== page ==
ALTON — Take a journey on the Underground Railroad during a series of two-hour guided Saturday shuttle tours in February and March courtesy of the Alton Regional Convention and Visitors Bureau.
Seats are available for the 10 a.m. and 1 p.m. Feb. 13, Feb. 20, March 5 and March 12 tours, which will feature renowned Underground Railroad historian J.E. Robinson. The tours begin at the Alton Visitors Center, 200 Piasa St. Tickets are $25 per person. To buy tickets, call (618) 465-6676 or (800) 258-6645. Tickets may also be purchased in person or online at www.visitalton.com/shuttles. Advance ticket purchase is suggested because of the tours’ popularity.
Robinson will be the conductor on these journeys taking visitors to sites scattered throughout Alton and Godfrey where escaped slaves took refuge as they worked their way to freedom more than 150 years ago. While there were no railroad tracks or trains present on the Underground Railroad, the effort to find freedom from slavery resulted in a series of deliberate and organized safe places for those escaping bondage. Located in the free state of Illinois, Alton’s riverfront location along the Mississippi River played a vital role in helping slaves make connections to freedom in the northern United States. Scattered throughout Alton and surrounding areas, remnants of this period in history still exist.
A few of the stops will include the Enos Apartments on Third Street, the New Bethel-Rocky Fork AME Church and the Union Baptist Church.
New Bethel-Rocky Fork AME Church in Godfrey originated before the Civil War when free people and slaves crossed the Mississippi River to begin life in the free state of Illinois. According to the National Park Service, as early as 1816, Rocky Fork Church was one of the first free state stops for slaves escaping Missouri. In the 1830s, a more organized Underground Railroad route was established through the African Methodist Episcopal Church. This area continued to serve as both a way stop and escapee community after the Missouri Emancipation Proclamation of 1865.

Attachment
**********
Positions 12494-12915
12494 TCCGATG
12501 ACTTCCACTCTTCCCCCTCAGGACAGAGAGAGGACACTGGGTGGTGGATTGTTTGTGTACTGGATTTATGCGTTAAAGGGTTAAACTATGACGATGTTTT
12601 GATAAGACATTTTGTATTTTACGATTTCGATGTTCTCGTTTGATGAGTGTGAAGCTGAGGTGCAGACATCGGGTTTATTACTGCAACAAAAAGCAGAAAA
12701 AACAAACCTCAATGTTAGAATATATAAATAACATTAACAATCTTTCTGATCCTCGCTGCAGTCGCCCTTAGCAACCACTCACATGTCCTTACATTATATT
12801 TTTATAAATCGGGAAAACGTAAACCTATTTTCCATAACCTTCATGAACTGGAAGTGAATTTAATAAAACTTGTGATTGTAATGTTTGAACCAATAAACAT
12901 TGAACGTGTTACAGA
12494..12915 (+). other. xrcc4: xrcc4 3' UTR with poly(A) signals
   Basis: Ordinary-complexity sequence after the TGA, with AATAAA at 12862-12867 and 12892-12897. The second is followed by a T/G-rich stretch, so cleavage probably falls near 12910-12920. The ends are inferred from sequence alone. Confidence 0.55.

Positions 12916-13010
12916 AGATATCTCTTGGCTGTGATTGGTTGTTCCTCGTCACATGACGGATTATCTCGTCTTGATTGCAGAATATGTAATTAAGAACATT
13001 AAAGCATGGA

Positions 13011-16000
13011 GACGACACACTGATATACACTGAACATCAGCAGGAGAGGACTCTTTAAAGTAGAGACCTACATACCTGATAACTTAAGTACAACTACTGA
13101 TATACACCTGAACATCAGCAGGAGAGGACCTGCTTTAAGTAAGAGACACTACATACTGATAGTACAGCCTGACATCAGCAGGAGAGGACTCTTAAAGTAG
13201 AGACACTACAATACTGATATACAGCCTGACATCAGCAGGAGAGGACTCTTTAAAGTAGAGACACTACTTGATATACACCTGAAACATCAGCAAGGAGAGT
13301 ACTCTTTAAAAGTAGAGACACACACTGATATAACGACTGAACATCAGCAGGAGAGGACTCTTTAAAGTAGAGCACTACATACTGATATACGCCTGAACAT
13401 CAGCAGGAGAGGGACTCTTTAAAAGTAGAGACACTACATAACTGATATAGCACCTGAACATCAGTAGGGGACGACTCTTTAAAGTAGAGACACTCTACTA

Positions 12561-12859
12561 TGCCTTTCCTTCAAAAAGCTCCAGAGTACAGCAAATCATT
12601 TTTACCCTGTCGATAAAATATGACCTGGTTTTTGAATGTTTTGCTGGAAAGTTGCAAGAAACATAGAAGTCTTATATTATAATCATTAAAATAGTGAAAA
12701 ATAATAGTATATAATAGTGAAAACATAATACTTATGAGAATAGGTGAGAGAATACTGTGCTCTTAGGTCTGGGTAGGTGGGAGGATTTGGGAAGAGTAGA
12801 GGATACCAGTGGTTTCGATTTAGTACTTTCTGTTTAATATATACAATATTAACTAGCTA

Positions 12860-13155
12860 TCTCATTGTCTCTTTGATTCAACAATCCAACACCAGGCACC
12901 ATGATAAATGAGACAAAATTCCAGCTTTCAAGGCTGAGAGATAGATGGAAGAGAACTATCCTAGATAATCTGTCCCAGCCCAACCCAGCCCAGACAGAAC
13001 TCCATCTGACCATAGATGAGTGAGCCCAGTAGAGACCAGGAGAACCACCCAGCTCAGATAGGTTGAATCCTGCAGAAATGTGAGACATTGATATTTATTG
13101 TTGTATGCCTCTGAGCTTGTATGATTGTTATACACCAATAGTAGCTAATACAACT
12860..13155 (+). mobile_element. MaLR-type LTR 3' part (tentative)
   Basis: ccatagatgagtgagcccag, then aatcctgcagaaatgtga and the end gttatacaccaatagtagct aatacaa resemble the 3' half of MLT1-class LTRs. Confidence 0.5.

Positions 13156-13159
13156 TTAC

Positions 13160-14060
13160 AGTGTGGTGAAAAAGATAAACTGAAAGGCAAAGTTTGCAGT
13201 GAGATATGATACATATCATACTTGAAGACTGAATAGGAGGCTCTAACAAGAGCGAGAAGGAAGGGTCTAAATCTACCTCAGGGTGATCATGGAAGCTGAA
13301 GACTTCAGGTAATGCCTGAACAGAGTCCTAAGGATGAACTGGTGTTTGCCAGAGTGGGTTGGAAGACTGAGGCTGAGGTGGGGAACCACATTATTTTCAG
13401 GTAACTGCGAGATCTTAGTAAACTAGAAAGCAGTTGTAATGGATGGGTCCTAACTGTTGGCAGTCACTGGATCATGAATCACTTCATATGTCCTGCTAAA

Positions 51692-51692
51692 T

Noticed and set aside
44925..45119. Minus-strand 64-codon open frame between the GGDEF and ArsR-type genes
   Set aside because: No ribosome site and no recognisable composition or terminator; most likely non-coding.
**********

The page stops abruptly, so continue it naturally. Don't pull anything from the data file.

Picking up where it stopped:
Alton’s Union Baptist Church is one of the oldest black churches in Illinois. It was populated by free blacks as early as the 1820s. John Livingstone, Union Baptist’s founding pastor, was Alton abolitionist newspaper editor Elijah P. Lovejoy’s pressman prior to Lovejoy’s death in 1837 by an anti-abolitionist mob.
Additional Underground Railroad Shuttle Tours are scheduled for April 30, May 28 and June 25. For more information on the Underground Railroad shuttle tours or to make advance registrations, contact the Alton Regional Convention & Visitors Bureau at (800) 258-6645 or go to www.VisitAlton.com.